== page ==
'The legislative power of said Territory shall extend to all rightful subjects of legislation, consistent with the Constitution of the United States, and the provisions of this act; but no law shall be passed interfering with the primary disposal of the soil. No tax shall be imposed upon the property of the United States, nor shall the lands or other property of non-residents be taxed higher than the lands or other property of residents.'

Now, certainly the mode of procuring panels of jurors is a 'rightful subject of legislation.' Nothing is set forth in either the constitution or the act which would make legislation on that subject inconsistent with them. The sort of limitation on the legislative power of the Territory meant to be set up, is indicated by the unitalicized or latter part of the above-quoted paragraph. But it has no looking

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towards the matter of juries. The act is obviously a good one; securing impartiality and excluding the influence of individual prejudice.

Mr. Baskin, contra:

The question which it is supposed by opposing counsel arises, does not in fact arise, because the defendants waived their objection to the jury, by exercising their right to challenge jurors peremptorily and for cause. They should have stood by their challenge to the array, and could not by their own act change the body of the jury, and go on with the trial, and avail themselves of the chances of a verdict in their favor, without also incurring the perils of a verdict against them. The People v. McKay,2 to which we refer the court, settles this point.

But passing to the question sought to be raised. Was the jury legally impanelled? The resolution of the question depends on certain sections of the organic law of the Territory, and certain acts of Congress. There is no doubt of their existence, and they constitute a part of the case.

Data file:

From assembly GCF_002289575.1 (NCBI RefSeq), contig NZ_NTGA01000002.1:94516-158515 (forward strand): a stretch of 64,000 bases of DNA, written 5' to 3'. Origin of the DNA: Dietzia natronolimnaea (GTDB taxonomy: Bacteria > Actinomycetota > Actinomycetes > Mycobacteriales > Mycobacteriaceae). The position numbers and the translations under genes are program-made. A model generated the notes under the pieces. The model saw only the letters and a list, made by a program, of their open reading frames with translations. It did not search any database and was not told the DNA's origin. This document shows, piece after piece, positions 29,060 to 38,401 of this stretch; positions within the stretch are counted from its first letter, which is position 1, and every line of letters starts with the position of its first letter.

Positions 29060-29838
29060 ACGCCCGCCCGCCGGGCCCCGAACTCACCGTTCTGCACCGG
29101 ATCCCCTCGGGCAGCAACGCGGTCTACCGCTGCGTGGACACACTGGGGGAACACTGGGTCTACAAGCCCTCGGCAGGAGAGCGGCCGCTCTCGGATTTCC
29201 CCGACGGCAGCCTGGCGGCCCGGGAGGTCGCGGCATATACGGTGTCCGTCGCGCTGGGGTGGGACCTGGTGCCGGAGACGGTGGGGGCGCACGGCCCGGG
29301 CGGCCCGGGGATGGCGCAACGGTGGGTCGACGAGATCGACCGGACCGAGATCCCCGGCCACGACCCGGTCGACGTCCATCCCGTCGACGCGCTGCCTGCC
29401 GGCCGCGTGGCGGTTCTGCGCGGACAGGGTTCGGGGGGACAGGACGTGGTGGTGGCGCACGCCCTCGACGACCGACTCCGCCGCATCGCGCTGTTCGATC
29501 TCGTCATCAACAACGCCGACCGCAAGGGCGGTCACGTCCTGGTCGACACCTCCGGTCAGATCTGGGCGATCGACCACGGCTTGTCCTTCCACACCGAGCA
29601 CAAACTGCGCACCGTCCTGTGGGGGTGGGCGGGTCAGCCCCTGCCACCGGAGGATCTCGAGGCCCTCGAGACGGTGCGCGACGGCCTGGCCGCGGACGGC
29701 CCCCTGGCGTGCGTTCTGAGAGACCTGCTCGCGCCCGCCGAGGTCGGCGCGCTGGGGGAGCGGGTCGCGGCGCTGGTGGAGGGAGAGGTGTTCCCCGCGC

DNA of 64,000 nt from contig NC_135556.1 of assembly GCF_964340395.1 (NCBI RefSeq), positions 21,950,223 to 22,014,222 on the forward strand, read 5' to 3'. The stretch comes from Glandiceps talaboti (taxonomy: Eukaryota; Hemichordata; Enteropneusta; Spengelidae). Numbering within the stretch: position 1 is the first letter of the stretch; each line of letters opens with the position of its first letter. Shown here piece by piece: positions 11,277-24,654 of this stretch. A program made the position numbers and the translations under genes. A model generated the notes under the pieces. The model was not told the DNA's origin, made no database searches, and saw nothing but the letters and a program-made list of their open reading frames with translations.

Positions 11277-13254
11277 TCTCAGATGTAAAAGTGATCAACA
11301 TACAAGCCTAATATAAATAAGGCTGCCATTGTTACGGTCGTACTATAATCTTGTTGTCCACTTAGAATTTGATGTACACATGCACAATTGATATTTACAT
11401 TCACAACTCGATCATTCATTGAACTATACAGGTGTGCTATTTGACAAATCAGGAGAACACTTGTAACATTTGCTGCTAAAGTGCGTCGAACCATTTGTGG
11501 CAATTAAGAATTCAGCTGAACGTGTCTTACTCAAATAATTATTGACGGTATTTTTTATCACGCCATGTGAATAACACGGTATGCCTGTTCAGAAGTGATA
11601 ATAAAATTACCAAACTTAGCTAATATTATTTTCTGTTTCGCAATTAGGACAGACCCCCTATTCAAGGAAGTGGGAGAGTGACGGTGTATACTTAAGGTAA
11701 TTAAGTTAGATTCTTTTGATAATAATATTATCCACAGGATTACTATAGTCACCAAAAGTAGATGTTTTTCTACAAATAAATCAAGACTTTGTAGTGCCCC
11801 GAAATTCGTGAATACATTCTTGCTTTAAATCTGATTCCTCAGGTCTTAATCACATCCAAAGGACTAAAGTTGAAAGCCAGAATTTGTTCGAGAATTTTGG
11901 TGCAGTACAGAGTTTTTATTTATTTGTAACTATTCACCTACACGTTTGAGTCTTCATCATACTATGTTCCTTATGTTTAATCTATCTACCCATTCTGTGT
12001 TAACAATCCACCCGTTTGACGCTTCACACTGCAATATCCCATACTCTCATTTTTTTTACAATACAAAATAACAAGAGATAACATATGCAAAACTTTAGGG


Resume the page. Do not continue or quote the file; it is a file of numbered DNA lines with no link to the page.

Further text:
The jury was undoubtedly rightly impanelled, if the District Court of the Territory is to be regarded as a District Court of the United States. Was it such a court?

The 6th section of the organic act provides:

'That the legislative power of said Territory shall extend to all rightful subjects of legislation, consistent with the Constitution of the United States and the provisions of this act.'

The 17th section,

'That the Constitution and laws of the United States are hereby extended over and declared to be in force in said Territory of Utah, so far as the same, or any provision thereof, may be applicable.'

The 10th section, that

'There shall also be a marshal for the Territory appointed, . . . who shall execute all process issuing from said courts (the District

Page 438

and Supreme Courts of the Territory), when exercising their jurisdiction as Circuit and District Courts of the United States; he shall perform the duties, be subject to the same regulation and penalties, and be entitled to the same fees as the marshal of the District Court of the United States for the present Territory of Oregon.'3

The statute defining the duties of the marshal of the District Court for the Territory of Oregon refers, as in manner above, to the duties of the marshal of the District Court for the Territory of Wisconsin.4 And reference is had in like manner to the Northern District of New York, in defining the duties of the marshal of the District Court of Wisconsin.5 And reference from the Northern District of New York is made to the general duties of Marshals of the District Court of the United States.6

Now what are the duties of the marshals of the United States? The Judiciary Act declares them. Its 27th section provides:

'That a marshal shall be appointed in and for each district, whose duty it shall be to attend the District and Circuit Courts when sitting therein, and also the Supreme Court in the district in which that court shall sit; and to execute throughout the district all lawful precepts directed to him, and issued under the authority of the United States.'7

It is further provided:

'That the marshals of the several districts and their deputies shall have the same powers in executing the laws of the United States as sheriffs and their deputies in the several States have by law in executing the laws of the respective States.'8

In assuming, therefore, that the courts of the Territory were courts of the United States, and in giving order to the Federal marshal to summon the jurors, the District Court proceeded rightly.

Again. The organic act further enacts:

'That the judicial power of the Territory shall be vested in

Page 439

a Supreme Court, District Court, probate courts, and justices of the peace.'